“Everyone creates a basement in their heart and in that basement, they hide their secrets. Things that other people don’t know. What are you hiding in your basement?”
Title: Soul Repairer (literal title) / Fix You / Soul Mechanic (English title) / 영혼수선공
Main Cast: Shin Ha-kyun, Jung So-min, Tae In-ho
Writer: Lee Hyang-hee (My Lawyer, Mr. Joe, The King’s Face)
PD: Yoo Hyun-ki (Matrimonial Chaos)
Timeslot: 2200H Wednesday and Thursday
Episodes: 32 (2-back-to-back 30-minute episodes)
“Soul Repairer” tells the story of psychiatrists and their patients, and aims to answer where does happiness really come from.
Grumpy’s First Impression:
It’s always a sensitive territory when a drama tackles mental health. It’s hard to strike a balance between portraying a mental health patient and romanticizing anxiety, depression, or trauma. By this time we all know the thin line between depicting the reality of mental health and making the plot more intriguing for the audience to follow.
I have watched the first two hours of Soul Repairer and here’s my initial impression: I like it. Han Woo-joo (Jung So-min) is a theater actress with some serious anger management issues. She had been climbing her way up in the industry and finally got her much deserved award only to be ruined by a very unfortunate incident. Jung So-min’s acting in the drama is really good I’m afraid she’ll have to carry the entire show on her back. I know I said I liked the first four episodes but my main concern lies with the male lead character, psychiatrist Lee Shi-joon (Shin Ha-kyun).
Aside from the 15-year age gap from the main cast (ugh more on that here), I was not really sure with the way Dr. Lee was treating his patients. I particularly didn’t like how he handled his patient Cha Dong-il (Kim Dong-young) and how the hospital security was so lax that patients who were admitted could just come and go whenever they like – even to the point of cosplaying as a police officer. Because of him, Woo-joo’s life turned upside down! I couldn’t blame the patient obviously. It just pained me to watch Woo-joo’s dreams turned to ashes because of Dr. Lee’s irresponsibility and the hospital’s poor security measures.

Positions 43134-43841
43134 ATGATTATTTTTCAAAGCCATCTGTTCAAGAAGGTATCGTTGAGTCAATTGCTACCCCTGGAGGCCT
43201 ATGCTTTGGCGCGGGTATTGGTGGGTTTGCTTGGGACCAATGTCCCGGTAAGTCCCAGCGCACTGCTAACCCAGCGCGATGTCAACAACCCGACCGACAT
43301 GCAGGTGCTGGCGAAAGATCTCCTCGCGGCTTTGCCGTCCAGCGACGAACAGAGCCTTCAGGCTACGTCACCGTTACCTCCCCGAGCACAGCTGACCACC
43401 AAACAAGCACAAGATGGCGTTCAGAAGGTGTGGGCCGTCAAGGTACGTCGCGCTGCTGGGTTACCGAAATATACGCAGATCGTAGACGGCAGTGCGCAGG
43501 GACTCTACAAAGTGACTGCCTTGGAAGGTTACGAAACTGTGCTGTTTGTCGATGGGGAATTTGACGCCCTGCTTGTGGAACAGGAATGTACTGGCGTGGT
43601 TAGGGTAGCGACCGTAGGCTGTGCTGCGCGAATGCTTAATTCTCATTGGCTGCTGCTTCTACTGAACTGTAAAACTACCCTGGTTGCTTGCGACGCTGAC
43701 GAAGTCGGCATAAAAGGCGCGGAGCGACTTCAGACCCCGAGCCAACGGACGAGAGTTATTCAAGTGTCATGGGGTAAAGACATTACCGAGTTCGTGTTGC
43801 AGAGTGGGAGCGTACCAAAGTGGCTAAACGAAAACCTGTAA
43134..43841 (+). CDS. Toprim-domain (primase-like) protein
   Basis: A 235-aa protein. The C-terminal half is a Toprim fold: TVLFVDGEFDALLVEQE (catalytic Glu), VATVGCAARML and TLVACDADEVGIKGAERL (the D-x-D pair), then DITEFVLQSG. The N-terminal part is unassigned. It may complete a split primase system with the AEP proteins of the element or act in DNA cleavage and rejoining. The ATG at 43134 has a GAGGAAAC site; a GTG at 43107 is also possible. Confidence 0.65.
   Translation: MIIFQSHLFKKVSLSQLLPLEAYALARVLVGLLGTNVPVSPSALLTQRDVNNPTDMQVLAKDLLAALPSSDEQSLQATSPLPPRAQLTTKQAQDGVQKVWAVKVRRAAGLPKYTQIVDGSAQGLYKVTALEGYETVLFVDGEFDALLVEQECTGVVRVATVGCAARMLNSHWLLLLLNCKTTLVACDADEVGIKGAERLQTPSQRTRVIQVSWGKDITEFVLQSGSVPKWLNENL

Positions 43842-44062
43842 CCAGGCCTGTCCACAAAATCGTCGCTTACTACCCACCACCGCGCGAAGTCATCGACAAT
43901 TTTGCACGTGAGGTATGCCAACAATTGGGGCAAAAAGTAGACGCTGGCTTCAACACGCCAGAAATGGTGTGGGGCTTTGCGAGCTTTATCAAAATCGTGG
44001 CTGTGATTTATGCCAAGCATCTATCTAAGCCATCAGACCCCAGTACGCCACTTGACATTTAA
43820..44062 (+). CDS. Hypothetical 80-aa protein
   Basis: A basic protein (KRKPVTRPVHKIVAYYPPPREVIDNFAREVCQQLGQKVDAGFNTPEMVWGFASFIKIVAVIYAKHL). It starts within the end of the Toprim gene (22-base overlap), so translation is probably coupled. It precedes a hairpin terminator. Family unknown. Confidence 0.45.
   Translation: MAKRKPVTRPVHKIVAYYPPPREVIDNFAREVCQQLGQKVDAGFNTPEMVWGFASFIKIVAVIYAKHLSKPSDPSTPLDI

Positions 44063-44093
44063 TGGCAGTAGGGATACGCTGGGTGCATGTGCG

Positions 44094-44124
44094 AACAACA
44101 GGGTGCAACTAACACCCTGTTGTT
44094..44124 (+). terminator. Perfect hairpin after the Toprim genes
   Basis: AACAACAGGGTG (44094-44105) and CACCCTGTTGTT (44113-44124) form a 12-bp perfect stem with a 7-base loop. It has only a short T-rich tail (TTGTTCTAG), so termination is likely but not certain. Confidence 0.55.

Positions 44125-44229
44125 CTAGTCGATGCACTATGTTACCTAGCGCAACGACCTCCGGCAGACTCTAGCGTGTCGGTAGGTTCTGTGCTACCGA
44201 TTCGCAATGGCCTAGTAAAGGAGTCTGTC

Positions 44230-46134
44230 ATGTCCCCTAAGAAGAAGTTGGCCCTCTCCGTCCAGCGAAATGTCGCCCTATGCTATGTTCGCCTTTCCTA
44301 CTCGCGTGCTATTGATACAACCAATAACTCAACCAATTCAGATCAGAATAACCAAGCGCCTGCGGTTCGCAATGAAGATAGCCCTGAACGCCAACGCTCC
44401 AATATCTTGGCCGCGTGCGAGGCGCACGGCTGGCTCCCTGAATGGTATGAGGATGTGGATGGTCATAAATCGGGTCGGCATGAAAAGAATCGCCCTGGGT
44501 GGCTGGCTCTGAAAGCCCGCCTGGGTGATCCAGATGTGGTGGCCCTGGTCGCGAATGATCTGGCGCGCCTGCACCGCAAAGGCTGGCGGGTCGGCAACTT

I can’t wait to watch the next episodes and see whether my impression with Dr. Lee would change. I know there are layers to his character that has yet to be explored in the drama. I was intrigued by the hints from the other doctors. Is Dr. Lee a patient as well?
What I’m looking forward the most is my girl Woo-joo’s path to healing. For someone who’s also struggling with anxiety and anger management problems, I hope that her character development will be handled well in this drama. I felt her pain whenever she counted from one to six and her angst whenever she fumed with anger. I’m also excited about all the other mental health issues that will be raised in the next episodes.
I’m not really sure if the premiere was deliberate or it’s just coincidence. May is actually Mental Health Awareness Month in the US and in some parts of the world, too. Can somebody confirm if Korea also observes this? I think it’s so cool.
Crushie Wi Ha-joon appears as a hottie football player in the pilot episodes! What a perfect way to lure someone into watching the drama! LOL
As much as I worry about Dr. Lee’s methods of treating his patients, I admit that his lines speak to me the most.